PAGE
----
GLEN CANYON NATIONAL RECREATION AREA — A small bucket loader scraped Wahweap Bay's expanding strip of red mud and gravel, its operator smoothing the shoreline where concrete workers were busy chasing a lake in retreat.
To the left, where the bay had long offered kayakersand water skiers a loop around Lone Rock, the monumental slab now rose from dust flats instead of from flat water. To the right, in the channel that leads to Glen Canyon Dam and the Colorado River's sunken bed, formerly submerged islands and peninsulas mapped out a warming climate's continuing transformation of one of America's great water stores and pleasure grounds.
A desert flooded by impounded waters in the last century has visibly reasserted itself in this one.
On this February day, the earth movers and concrete workers prepared to harden the latest extension where this spring fun seekers will queue up on Lake Powell's boat ramp.
That’s ramp, not ramps, on a reservoir that stretches about 180 miles upriver into Utah and usually offers boaters a choice of at least eight put-ins.
Two decades of aridification and spiraling water demands already had exposed more than 120 feet of Glen Canyon Dam concrete before the last year sapped another 45 feet. That plunge caused the National Park Service to press the concrete crew into action so at least one access for speedboats and houseboats would remain as the season warms to life in March. It's doing so at a once-submerged and long-forgotten ramp, the only one with immediate access to the shore.
But continued shrinkage would imperil much more than a boating season. From the hydropower plant at the dam to threatened fish species downstream in Grand Canyon to farms and other water users in seven states and Mexico, Lake Powell's decline now complicates life in the West.
“We’re viewing this as a crisis,” Glen Canyon Superintendent William Shott said.
Fall 2021 visitation declined precipitously with the water, he noted. He hoped the inconvenience and fears of ramp crowding would not turn away so many boaters and vacationers that houseboat service providers and other Page businesses will suffer this season. “These are my neighbors, right?”
'It's going to be a shock'
The river and its reservoir have experienced the Southwest’s driest multidecade “megadrought” in at least 1,200 years, according to a study led by UCLA researchers. Such aridification would likely take more than a single wet year to reverse, according to lead author Park Williams. That study follows a number of others in recent years showing that rising temperatures put more demand on the region’s water, worsening the effects of poor precipitation.
Second only to Lake Mead among American freshwater reservoirs, Lake Powell was brimming when the drought began around the turn of this century. Today it’s about a quarter full. The extent of last year’s plunge surprised park managers, and for about a month the businesses that clean, supply and launch houseboats for vacationers had nowhere to launch them.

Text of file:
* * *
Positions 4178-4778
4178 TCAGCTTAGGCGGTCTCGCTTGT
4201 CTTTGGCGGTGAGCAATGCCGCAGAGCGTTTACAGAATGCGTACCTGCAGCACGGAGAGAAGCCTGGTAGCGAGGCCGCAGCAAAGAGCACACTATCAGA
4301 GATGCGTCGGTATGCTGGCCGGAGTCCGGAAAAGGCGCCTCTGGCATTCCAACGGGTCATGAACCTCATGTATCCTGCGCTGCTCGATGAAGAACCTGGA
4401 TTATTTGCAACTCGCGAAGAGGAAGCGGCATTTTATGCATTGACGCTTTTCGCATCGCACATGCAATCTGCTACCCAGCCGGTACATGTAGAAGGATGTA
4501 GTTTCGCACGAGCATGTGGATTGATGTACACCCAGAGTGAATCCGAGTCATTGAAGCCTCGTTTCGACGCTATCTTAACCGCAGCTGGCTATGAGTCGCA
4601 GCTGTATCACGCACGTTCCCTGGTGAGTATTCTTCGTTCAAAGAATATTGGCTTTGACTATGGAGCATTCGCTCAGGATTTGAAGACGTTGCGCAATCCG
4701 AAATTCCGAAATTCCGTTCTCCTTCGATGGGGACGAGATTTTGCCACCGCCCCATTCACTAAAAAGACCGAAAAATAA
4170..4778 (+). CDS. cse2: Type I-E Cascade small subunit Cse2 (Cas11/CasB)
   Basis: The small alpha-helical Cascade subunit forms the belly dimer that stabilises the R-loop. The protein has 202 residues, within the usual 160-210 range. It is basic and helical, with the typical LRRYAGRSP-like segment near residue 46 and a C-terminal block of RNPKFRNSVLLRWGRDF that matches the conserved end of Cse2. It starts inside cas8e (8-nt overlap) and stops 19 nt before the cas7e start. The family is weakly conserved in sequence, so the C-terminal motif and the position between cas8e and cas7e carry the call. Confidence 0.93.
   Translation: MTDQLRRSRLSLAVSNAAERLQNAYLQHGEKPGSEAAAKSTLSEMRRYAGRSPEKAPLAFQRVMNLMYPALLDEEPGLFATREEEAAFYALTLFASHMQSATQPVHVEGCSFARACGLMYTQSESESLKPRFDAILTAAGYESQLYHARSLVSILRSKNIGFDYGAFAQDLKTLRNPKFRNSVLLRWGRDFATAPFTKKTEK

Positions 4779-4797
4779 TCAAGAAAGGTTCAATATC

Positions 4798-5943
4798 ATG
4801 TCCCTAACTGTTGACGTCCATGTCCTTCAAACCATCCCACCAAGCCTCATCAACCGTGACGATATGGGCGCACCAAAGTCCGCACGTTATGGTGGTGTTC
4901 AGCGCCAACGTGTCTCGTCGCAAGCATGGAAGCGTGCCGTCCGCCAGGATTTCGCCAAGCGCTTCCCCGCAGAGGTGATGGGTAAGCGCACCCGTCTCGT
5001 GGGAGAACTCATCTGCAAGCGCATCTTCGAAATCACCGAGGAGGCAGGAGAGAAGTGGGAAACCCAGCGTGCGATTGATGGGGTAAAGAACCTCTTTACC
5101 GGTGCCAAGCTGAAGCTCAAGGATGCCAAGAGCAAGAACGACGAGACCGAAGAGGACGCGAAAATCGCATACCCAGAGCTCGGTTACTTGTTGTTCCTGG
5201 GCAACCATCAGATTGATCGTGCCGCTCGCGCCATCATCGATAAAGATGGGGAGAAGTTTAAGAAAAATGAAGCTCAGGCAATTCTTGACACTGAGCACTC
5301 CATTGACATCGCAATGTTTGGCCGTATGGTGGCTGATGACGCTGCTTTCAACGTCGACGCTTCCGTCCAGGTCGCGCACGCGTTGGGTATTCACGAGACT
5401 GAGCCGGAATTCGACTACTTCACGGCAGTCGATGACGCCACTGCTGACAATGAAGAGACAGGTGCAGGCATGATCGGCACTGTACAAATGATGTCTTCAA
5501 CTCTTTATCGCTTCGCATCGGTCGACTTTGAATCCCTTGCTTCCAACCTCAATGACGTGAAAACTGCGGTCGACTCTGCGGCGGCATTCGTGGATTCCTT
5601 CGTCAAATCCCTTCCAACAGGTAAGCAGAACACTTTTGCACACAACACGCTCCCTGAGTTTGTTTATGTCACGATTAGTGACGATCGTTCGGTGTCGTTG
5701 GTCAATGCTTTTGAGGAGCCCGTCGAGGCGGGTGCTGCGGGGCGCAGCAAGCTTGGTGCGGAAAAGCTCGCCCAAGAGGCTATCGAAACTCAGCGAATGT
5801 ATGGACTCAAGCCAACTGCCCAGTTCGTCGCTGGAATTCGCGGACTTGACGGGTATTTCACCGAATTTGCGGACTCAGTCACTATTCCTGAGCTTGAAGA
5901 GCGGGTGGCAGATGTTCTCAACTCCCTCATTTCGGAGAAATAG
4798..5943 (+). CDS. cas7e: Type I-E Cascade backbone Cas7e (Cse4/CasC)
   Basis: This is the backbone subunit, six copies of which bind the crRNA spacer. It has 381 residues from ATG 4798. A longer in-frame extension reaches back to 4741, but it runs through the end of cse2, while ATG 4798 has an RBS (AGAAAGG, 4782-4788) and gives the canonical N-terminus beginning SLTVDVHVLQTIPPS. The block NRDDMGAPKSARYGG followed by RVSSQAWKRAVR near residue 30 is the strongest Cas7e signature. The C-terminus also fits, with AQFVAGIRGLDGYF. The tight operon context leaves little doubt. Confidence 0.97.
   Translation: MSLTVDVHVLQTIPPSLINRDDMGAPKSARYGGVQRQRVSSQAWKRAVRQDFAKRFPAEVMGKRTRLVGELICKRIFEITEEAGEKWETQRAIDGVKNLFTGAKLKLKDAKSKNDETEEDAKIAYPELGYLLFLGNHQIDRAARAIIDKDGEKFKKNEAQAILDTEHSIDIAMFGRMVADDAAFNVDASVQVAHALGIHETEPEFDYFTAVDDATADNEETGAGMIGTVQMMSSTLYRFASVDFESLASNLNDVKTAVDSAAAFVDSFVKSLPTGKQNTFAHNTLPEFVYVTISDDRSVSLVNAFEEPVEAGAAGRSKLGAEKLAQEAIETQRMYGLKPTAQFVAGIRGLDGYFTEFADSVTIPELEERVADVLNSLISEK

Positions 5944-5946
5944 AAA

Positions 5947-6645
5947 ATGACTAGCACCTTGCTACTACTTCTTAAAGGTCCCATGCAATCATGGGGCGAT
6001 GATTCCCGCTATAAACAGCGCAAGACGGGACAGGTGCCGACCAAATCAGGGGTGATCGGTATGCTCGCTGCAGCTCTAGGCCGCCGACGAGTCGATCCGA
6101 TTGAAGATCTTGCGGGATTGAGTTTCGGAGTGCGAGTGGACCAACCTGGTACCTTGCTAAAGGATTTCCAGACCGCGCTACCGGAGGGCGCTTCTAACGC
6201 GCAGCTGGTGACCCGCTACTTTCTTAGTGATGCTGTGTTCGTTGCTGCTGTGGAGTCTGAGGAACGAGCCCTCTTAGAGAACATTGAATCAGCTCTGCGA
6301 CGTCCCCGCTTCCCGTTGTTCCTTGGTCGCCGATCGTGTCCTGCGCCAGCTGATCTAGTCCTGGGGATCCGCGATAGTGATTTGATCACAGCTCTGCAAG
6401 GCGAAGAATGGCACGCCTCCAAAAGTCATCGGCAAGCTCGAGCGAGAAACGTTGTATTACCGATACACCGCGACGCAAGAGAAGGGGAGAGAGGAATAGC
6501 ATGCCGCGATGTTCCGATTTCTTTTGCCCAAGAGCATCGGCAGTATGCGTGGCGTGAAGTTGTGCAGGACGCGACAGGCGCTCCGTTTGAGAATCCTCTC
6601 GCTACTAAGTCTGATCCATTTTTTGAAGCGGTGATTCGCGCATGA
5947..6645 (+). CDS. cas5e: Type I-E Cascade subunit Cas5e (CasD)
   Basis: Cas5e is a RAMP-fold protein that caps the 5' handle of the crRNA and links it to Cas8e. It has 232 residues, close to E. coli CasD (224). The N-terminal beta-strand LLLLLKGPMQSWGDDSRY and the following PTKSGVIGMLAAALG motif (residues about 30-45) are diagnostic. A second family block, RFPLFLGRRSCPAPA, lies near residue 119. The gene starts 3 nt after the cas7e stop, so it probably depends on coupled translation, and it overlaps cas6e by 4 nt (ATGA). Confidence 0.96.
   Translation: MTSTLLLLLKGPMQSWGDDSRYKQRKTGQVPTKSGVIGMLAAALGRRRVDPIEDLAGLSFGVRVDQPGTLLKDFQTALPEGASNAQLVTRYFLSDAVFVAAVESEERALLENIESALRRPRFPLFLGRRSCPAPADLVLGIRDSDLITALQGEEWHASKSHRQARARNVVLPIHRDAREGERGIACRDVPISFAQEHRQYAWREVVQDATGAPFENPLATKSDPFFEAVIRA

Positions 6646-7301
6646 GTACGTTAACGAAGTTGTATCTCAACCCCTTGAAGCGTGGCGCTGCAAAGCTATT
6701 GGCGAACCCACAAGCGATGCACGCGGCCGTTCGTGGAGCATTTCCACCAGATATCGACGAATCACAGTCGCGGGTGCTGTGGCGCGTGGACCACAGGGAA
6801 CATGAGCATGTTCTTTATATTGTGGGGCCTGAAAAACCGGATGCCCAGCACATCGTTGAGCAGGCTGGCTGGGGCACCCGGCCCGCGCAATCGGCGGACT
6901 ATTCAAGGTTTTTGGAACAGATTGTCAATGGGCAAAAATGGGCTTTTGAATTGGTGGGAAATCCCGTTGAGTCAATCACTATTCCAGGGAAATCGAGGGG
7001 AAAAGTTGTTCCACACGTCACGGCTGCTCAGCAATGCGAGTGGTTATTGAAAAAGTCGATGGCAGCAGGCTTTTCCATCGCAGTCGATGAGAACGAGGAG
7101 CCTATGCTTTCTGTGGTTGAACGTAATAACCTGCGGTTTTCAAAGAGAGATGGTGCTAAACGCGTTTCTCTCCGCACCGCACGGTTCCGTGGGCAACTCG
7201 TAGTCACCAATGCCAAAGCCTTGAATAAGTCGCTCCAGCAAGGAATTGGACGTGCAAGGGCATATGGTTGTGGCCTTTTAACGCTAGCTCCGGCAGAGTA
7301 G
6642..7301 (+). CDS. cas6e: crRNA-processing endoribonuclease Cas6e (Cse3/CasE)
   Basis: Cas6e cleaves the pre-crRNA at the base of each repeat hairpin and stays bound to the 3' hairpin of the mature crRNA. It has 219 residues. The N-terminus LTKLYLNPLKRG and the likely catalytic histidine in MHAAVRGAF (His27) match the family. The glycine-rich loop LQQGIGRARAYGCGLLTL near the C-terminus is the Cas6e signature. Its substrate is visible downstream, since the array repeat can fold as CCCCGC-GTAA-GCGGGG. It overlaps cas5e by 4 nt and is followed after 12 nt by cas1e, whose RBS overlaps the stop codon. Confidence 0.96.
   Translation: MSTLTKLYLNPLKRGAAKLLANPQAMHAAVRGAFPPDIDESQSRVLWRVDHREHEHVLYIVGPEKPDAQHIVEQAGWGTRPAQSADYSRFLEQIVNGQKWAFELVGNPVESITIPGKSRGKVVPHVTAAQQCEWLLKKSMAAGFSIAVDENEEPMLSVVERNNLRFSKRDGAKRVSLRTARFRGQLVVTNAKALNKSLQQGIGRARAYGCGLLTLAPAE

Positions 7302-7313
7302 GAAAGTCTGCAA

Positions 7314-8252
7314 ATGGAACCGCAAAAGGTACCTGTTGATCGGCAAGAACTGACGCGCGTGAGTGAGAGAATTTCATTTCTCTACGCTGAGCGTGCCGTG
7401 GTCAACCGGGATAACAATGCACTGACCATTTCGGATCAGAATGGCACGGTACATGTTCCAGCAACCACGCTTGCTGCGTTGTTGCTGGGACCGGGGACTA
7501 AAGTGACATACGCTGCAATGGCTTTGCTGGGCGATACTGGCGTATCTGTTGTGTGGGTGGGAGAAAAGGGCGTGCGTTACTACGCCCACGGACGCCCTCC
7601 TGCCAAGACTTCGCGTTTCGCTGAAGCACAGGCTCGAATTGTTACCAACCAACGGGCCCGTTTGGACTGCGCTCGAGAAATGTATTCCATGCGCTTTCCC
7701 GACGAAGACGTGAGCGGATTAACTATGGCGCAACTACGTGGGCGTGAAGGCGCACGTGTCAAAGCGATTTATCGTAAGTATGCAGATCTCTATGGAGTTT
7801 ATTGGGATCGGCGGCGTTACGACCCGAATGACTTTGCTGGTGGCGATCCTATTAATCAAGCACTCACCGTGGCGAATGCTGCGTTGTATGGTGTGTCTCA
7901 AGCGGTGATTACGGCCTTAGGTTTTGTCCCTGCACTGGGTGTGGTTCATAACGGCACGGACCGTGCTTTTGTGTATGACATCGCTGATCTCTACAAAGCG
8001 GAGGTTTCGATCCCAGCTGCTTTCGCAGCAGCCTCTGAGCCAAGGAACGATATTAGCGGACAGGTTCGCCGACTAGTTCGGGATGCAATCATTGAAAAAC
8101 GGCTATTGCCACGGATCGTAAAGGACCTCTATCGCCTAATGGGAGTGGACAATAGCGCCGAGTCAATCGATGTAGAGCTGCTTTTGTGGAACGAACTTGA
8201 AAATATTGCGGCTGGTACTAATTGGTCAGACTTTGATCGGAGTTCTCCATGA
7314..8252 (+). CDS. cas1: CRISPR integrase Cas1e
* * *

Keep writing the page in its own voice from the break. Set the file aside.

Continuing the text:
At Glen Canyon, the park’s enabling legislation specifically mandates prioritization of lake recreation, and Shott is planning to restore some services across the reservoir, starting immediately with a $5 million investment to deepen and upgrade drinking water wells that are starting to dry up.
Nonetheless, many of the millions who visit may be surprised to see lines on the ramp, or new rocky terrain jutting up from the former depths.
“It’s going to be a shock,” Shott said.
Low water has stranded the dock at Rainbow Bridge, a neighboring rock formation and national monument that most visitors access by boats on Lake Powell. Boaters now must visit at their own risk, and park concessionaire Aramark won’t be able to conduct boat tours to Rainbow Bridge this summer.
Rainbow Bridge had attracted more than 100,000 visitors a year prior to the pandemic, but dropped below 4,000 in 2020 and 2021, according to Park Service records. A spokesman for Aramark did not respond to a question about how many of them participated in the boat tours, but said in an email that low water has "not impacted boating recreation or the overall experience at the lake" and that "Lake Powell is open for business."
Some who rely on the lake for their living are starting to imagine the close of business. The father-son team of McNabb Fishing Guide Service, the reservoir’s busiest sportfishing operation, fear their decades on the water may be waning.
“It’s bittersweet, (because) we’re getting to see new areas” of the formerly submerged Glen Canyon, the younger guide, Paul McNabb, said. But, “I think it’s the beginning of the end.”
A different lake for boaters, anglers
As he prepares to go from guiding for his dad, Mike McNabb, to taking over the business, Paul McNabb thinks Powell’s continued draining could doom the striped bass fishery that attracts so many anglers. Along with smallmouth bass and the occasional walleye — their coveted “unicorns” or “steaks of the lake” — these introduced sportfish have enabled fast action for their clients in the 20 years since the elder McNabb retired from teaching physical and driver's education at Page and went full-time into guiding.